Agree. The Special Teams coach ended up under the bus over that one.

Mr. D said...

Well, at least you got McCarthy and not Brad Childress.

True, but we seem to have a Childressesque "kick ass" offense these days.

Unknown said...

Every franchise eventually runs out of gas for a while.

The 49ers had an amazing dominance spanning two Hall of Fame QBs from the early 80s to the late 90s. The Steelers have been pretty consistently competitive for the past 25 years, despite multiple player and coaching changes. And Green Bay has, with a few seasons worth of exceptions, been a competitive if not contending team since 1992. At some point that'll end too, and we may be witnessing that.

The question is how quickly they recover. Remember, the Packers were 4-12 in 2005 and playing for the NFC Championship two seasons later. There is intriguing youth on the roster, and if Rodgers returns to a form closer to what's expected of him, Green Bay could do it again. Although I think they'll be doing it in a far tougher NFC North than Green Bay saw in a similar period. The Bears were great in '05 & '06 and then fell off the map; the Lions and Vikings were largely average to awful in that specific period. Right now, the Bears have youth and the Vikings have depth. The Lions can look like world beaters one week and scrubs the next.

Mr. D said...

The question is how quickly they recover.

Indeed. My brain registers the quick recovery from 2005 to 2007, but my childhood was in the chasm between 1968 and 1992. And that 25-year span saw only five winning seasons (1969, 1972, 1978, 1982, 1989) and a lot of pain. Any Packers fan of a certain vintage remembers those days with great pain. And if anything, the 31-year stretch between Rose Bowl appearances for the Badgers (1962 to 1993) was even more dire. I would expect no sympathy from a Minnesota sports fan, but it’s where we’re coming from, I guess.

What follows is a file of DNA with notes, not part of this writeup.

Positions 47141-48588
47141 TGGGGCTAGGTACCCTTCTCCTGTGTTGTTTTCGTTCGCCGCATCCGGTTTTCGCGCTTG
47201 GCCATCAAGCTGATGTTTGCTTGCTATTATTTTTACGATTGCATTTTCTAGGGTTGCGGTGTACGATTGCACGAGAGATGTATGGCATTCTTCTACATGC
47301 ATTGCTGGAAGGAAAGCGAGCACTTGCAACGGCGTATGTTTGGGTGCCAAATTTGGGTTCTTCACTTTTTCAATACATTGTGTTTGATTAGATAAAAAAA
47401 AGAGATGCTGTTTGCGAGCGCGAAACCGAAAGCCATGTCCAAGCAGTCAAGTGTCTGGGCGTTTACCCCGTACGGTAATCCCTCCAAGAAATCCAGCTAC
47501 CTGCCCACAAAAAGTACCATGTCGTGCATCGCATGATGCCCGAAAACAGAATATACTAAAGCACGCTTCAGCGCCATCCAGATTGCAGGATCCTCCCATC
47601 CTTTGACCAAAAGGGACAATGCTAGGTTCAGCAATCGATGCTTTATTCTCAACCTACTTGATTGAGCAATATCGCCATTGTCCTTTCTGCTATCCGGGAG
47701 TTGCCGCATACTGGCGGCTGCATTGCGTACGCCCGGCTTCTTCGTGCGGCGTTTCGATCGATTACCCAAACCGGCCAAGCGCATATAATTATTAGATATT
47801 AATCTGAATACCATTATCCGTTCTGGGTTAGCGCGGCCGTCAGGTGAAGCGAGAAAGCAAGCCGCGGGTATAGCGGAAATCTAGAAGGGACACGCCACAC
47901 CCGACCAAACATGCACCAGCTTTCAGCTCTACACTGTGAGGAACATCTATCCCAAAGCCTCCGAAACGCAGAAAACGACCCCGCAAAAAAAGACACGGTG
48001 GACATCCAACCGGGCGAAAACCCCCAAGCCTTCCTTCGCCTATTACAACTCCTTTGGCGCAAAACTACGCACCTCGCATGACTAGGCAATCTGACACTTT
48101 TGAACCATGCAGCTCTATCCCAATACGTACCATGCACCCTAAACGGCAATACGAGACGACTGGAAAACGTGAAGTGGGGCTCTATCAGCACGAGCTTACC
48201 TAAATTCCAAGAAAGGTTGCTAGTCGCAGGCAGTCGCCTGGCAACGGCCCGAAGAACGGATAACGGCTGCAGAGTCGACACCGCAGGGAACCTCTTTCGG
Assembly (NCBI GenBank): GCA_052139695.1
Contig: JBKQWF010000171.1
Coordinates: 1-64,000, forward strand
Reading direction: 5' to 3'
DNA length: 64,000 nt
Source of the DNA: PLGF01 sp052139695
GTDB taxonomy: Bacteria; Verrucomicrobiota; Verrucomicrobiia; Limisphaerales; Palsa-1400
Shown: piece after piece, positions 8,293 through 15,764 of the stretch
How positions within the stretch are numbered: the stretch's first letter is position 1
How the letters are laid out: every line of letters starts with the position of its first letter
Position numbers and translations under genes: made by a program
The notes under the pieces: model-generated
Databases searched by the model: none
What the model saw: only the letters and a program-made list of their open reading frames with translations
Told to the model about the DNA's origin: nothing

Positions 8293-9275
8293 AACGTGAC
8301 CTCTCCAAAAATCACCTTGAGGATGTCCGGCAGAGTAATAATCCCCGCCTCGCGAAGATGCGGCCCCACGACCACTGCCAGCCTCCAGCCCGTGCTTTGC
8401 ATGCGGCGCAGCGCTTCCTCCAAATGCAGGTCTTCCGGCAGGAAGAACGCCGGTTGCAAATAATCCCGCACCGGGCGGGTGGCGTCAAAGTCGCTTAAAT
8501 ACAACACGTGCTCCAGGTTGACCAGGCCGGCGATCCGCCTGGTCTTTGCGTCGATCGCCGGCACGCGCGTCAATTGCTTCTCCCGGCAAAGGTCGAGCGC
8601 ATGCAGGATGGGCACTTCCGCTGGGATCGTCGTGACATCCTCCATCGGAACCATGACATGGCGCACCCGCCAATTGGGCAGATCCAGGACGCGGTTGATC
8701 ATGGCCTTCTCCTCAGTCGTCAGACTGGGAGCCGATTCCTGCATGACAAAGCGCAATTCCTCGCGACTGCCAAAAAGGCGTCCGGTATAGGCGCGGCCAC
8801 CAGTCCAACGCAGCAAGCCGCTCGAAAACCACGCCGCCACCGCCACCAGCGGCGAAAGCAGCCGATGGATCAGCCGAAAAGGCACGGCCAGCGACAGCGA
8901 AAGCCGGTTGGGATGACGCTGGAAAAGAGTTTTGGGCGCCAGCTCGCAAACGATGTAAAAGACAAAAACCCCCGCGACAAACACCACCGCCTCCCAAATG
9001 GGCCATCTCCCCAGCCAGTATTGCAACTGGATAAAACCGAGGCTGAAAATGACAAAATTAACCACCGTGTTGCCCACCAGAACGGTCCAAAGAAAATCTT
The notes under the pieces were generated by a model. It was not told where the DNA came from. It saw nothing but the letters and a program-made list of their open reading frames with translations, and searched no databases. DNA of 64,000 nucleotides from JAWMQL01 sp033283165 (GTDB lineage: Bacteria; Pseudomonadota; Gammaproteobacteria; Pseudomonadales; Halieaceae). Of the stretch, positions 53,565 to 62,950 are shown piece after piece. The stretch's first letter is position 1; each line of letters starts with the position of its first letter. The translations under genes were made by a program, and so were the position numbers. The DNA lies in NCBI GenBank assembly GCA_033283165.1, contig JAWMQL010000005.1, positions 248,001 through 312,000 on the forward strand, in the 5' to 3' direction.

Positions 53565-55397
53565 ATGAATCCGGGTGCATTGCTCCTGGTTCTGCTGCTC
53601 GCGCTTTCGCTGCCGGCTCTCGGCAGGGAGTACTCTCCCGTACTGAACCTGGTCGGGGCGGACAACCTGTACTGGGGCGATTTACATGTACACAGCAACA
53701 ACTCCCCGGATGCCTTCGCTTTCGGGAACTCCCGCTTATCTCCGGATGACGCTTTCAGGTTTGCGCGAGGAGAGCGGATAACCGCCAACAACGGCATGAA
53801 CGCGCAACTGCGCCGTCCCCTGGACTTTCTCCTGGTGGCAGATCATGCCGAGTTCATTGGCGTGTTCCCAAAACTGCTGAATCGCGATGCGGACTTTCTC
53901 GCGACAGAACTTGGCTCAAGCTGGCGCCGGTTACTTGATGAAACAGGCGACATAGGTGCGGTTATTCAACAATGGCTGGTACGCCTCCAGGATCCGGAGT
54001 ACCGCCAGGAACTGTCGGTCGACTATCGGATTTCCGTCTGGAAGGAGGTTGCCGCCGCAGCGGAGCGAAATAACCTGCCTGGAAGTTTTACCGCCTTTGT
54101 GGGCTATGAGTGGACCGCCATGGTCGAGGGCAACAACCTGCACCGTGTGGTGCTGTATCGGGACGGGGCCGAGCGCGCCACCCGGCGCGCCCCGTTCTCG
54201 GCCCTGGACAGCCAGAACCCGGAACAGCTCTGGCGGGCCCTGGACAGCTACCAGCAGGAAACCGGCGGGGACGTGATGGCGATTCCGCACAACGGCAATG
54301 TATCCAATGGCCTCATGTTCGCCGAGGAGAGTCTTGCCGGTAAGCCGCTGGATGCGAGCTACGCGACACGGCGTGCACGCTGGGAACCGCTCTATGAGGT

R.A. Crankbait said...

Dynasties are short-lived in the NFL, and any prolonged duration of dominance/excellence is unnatural; it is definitely not the default setting, as much as one might become accustomed to the situation. Just like physical ability, genius has an expiration date. Perhaps ownership, and a generational vision, plays a role - but why does it work for the Rooneys but not the Halas line?

The always excellent Steve Rushin has a darkly humorous poem in the latest SI that documents all the starting QBs the Browns have had from Otto Graham to Baker Mayfield. You will laugh until you weep, or vice-versa. Each era has its own heroes, even in the worst of times. The first organized football team I played on as a boy was called the Packers, and I loved the glory days of John Brockington and MacArthur Lane - and the not-so-glorious days of Scott Hunter that coincided with those. When I was relocated to Minnesota in 1980, neither the Pack or the Vikings were very good and I became somewhat acculturated to the local squad, but never developed any hate for the green the gold. I'll still root for them (when it isn't against the Vikings interests), and I'll still follow them even if they enter a somewhat fallow period.

(When I saw the Cousins handshake with Jaire Alexander last night after the game I imagined that Cousins was saying something to the effect of, "And we'll be watching you, young man!")

Mr. D said...

When I was relocated to Minnesota in 1980, neither the Pack or the Vikings were very good and I became somewhat acculturated to the local squad, but never developed any hate for the green the gold.

A rational way of looking at it. Even though the Vikings tormented me in my youth, I never hated them, but in the many years I’ve lived in Minnesota I’ve noticed a truly disturbing tendency among certain Vikings fans. When Anthony Barr broke Aaron Rodgers’s collarbone last year, the celebratory nature was really pretty gross, especially when some yahoos were selling commemorative prints of the event at a gift shop in Roseville. I don’t know if there are any commemorative prints of Xavier Rhodes’s hamstring injury going on sale in Wisconsin, but I hope the hell not.

Bike Bubba said...

If you're prone to sadness about your team, remember that you could be a Lions fan. No? Or a Cubs fan until 2016, right?

Mr. D said...

If you're prone to sadness about your team, remember that you could be a Lions fan. No? Or a Cubs fan until 2016, right?

Not sure what’s worse, Bubba – dashed expectations (the fate of a Packers fan), or no expectations (the fate of a Lions fan). It’s been almost poignant to watch Matt Stafford become the Archie Manning of his generation. Perhaps if Stafford has sons, they’ll redeem him like Peyton and Eli did for ol’ Archie.